Plasma membrane Na+-Ca2+ exchange is an essential component of Ca2+ signaling pathways in several tissues. Activity is especially high in the heart where the exchanger is an important regulator of contractility. An expanding exchanger superfamily includes three mammalian Na+-Ca2+ exchanger genes and a number of alternative splicing products. New information indicates that the exchanger protein has nine transmembrane segments. The exchanger, which transports Na+ and Ca2+, is also regulated by these substrates. Some molecular information is available on regulation by Na+ and Ca2+ and by PIP and phosphorylation. Altered expression of the exchanger in pathophysiological states may contribute to various cardiac phenotypes. Use of transgenic approaches is beginning to improve our knowledge of exchanger function.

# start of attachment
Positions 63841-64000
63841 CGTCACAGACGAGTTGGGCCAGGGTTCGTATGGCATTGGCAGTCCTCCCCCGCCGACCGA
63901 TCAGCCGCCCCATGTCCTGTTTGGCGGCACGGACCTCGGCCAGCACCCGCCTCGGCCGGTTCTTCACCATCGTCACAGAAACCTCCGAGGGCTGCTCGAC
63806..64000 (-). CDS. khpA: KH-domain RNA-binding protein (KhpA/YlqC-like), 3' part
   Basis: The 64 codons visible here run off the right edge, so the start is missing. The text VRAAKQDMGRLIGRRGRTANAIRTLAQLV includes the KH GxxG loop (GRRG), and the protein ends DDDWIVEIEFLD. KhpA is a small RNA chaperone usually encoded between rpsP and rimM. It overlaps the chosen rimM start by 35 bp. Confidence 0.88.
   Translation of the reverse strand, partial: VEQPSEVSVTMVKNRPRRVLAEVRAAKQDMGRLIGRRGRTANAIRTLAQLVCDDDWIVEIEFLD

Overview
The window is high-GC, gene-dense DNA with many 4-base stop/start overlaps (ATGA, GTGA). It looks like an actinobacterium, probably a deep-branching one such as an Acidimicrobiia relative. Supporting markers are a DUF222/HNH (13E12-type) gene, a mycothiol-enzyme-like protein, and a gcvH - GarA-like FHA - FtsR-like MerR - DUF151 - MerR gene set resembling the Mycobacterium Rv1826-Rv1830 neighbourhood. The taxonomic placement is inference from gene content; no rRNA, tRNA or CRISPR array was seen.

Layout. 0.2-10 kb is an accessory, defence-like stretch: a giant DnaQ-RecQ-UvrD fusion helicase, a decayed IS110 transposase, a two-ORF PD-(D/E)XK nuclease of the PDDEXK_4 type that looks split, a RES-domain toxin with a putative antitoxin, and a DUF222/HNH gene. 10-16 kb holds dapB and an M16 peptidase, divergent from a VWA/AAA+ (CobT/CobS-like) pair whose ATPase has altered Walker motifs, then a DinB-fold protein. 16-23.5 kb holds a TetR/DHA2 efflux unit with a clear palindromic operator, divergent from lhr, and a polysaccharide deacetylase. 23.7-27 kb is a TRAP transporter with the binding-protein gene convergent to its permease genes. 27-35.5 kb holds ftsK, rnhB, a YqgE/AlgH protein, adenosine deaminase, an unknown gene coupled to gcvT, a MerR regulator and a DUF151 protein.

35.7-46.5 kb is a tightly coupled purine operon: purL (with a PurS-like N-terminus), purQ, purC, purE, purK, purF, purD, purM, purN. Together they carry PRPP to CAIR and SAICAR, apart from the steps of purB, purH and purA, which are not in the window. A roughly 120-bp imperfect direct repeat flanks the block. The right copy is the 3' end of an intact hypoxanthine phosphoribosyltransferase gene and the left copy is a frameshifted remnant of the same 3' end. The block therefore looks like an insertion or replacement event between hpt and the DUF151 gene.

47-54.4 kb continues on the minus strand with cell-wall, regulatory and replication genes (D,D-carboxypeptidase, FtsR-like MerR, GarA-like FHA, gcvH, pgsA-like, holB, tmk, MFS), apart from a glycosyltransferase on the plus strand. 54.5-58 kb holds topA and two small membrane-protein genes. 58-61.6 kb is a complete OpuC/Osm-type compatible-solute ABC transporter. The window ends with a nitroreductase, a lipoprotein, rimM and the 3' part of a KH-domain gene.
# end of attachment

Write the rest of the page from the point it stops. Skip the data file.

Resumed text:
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  • Article Type: Review Article
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